DENVER - Editor's Note: This is a blog about segment hiking the Colorado Trail. I am planning to hike the 485.8-mile trail over the next 10 years (that's 50 miles a year!) Because I prefer not to backpack, I am attempting to split the longer segments into shorter segments.
Colorado has lots of great trails to lakes, waterfalls, peaks and even one trail that stretches from Denver to Durango -- The Colorado Trail. First conceived in 1973, the trail is still a work in progress, as roads are replaced with trail. The trek has been divided into 28 segments stretching 485.8 miles.
I've decided to try hiking the Colorado Trail. At 50 miles a year, it'll take me about 10 years. However, some of the segments are longer than 20 miles. Because I'm not a strong backpacker and because I prefer hikes under 10 miles, I've decided to split the trail up as much as possible, starting with segment 1.
Segment 1 starts at Waterton Canyon and ends 16.8 miles later in South Platte Canyon. Because the segment is 16.8 miles, I decided to break it up into two days.
Segment 1 is unique in that it starts with a 6.2-mile trek on a dirt service road owned by Denver Water. The road is mostly flat and very popular with cyclists. I decided to bike the first 6.2 miles, then hike about 5.8 miles to a spot near the top of the ridge. Because I'm doing an out-and-back hike, that meant a total hike of about 11.6 miles and bike of about 12.4 miles. Crazy? Yes.
The trail starts at a big parking lot off Wadsworth Boulevard, south of C-470, near Lockheed Martin (directions below). There is a bathroom here and a sign that says Waterton Canyon and Colorado Trail Trailhead. Follow the crushed rock path a short distance to a large, dirt road and turn left. You're now heading into Waterton Canyon.
Waterton Canyon is a pleasant place. The road can be bumpy and rutted, but is mostly flat making for easy walking or cycling.
The road follows the South Platte River and is surrounded by high canyon walls.
While you enjoy the sound of the water crashing over the rocks and enjoy the scenery, keep your eyes pealed for bighorn sheep.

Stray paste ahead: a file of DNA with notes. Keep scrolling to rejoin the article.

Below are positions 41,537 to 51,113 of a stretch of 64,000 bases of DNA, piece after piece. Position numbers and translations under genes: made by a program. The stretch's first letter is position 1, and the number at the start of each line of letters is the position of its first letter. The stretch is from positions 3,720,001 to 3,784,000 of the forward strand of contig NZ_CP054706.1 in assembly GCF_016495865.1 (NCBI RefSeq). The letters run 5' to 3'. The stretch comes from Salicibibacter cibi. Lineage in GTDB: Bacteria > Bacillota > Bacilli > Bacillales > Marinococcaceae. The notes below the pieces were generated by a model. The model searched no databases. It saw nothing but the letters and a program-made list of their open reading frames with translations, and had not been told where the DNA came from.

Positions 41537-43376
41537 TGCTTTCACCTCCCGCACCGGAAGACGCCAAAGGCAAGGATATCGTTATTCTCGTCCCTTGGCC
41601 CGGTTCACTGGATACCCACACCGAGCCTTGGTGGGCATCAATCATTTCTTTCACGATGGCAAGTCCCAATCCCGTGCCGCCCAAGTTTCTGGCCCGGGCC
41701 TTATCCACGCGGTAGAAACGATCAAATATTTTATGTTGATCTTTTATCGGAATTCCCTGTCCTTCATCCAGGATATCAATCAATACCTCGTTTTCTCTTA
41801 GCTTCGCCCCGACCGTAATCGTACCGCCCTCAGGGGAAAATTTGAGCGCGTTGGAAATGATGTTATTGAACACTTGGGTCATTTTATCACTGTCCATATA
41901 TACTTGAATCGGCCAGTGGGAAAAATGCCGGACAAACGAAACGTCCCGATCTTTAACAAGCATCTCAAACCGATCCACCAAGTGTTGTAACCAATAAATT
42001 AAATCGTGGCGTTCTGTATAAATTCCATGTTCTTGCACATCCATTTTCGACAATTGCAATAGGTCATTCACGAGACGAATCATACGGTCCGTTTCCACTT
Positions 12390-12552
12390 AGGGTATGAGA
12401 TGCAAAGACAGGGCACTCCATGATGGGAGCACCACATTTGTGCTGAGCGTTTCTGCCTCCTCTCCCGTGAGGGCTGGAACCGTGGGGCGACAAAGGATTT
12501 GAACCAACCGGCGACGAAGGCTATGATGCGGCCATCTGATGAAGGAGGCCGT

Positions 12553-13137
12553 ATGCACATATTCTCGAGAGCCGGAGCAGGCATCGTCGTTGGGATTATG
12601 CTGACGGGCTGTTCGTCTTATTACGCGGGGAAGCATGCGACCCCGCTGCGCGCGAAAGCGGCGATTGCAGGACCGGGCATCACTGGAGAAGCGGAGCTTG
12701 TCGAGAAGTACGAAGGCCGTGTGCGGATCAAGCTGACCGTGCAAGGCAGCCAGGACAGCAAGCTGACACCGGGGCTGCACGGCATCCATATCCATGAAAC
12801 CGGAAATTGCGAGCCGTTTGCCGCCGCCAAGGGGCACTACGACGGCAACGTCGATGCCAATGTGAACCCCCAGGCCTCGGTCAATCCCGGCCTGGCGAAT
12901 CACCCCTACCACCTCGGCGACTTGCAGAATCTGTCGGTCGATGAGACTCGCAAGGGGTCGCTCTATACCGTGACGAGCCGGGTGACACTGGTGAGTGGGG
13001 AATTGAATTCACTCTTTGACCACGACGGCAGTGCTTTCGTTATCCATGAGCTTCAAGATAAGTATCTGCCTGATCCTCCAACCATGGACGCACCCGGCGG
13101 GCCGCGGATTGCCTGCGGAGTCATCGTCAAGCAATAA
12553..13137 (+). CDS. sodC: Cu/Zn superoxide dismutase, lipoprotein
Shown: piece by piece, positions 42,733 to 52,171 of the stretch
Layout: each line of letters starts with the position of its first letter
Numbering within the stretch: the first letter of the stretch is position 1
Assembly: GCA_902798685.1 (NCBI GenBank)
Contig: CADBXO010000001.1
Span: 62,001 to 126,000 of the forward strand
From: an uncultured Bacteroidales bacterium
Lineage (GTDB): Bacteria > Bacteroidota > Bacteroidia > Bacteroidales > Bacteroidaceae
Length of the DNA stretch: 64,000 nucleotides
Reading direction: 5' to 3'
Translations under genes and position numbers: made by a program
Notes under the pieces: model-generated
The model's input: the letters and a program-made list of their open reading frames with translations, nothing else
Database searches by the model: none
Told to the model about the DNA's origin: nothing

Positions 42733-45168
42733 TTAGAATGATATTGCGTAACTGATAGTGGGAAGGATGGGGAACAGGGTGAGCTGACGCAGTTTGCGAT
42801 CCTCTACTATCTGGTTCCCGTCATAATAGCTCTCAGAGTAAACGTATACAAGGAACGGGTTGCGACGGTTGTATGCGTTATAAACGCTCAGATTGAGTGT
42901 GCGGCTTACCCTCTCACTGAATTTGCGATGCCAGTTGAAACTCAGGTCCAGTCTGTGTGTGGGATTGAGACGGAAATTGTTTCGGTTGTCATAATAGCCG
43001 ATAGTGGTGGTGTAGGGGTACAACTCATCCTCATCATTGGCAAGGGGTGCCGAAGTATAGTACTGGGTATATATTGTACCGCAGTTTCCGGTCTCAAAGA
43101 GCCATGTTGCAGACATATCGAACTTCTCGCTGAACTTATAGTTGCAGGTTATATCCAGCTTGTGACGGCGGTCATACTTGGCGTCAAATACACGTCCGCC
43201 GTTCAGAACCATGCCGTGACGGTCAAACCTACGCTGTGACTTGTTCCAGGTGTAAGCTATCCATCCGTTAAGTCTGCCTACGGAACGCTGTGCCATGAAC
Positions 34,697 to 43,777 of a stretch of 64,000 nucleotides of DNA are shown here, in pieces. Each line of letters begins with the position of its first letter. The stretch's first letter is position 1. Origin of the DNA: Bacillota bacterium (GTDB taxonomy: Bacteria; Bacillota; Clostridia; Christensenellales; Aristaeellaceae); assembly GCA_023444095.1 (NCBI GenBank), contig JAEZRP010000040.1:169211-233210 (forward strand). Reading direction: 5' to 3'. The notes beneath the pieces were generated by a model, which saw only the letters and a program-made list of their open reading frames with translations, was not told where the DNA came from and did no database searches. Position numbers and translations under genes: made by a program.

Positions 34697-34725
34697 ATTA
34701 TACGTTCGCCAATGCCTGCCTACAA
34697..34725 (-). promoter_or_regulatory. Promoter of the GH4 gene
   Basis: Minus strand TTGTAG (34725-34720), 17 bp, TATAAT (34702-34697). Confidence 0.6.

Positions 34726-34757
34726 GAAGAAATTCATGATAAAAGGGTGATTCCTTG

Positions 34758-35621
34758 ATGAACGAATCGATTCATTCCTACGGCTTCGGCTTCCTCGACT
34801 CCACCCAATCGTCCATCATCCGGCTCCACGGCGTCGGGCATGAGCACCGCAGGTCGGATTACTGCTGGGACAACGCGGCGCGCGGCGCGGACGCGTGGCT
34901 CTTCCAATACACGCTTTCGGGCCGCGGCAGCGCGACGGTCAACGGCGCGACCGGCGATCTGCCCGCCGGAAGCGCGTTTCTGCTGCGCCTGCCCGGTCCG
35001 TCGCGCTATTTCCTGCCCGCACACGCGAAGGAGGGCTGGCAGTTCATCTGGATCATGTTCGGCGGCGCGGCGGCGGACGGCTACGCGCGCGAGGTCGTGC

The sheep not only climb the canyons walls, they also come right down to the road and the river. Give them plenty of space though, you don't want to mess with a wild animal, especially one with horns that knows how to head butt and fight.
Just a quarter mile from the parking lot, you'll pass a bathroom on your left and a group of picnic tables on your right, this is the first of many picnic areas along the trail. There are at least four more picnic areas with bathrooms and other small picnic spots with just a table off the road.
About 3.4 miles from the parking lot, you'll come to a dam. This is a nice picnic spot and great place for a break.
After this, the road gets a bit steeper. Don't worry, there's only about 175 feet of elevation gain between the parking lot and the bike racks.
About 6.2 miles from the parking lot, you'll come to Strontia Springs Dam. The dam towers 243 feet above the streambed. It was put here to form a lake for Denver Water storage.
While you can't see the reservoir, the lake is 1.7-miles long with 98 surface acres. You can see the dam from the road, but a gate keeps you from getting closer.
At the dam there are more bathrooms, covered picnic tables and a bike rack. This is where I decided to lock my bike. You can bike the road a but further, and mountain bikers can bike the Colorado Trail, but it was too steep and tough for me to consider. That's why I used the bike rack here.
Now it was time to exchange my bike helmet for a hiking hat and hit the trail. The trail is still the access road for another 0.4 miles or so. Follow the road as it climbs and bends around a hill to a split. Here the Colorado Trail goes left and the road goes right.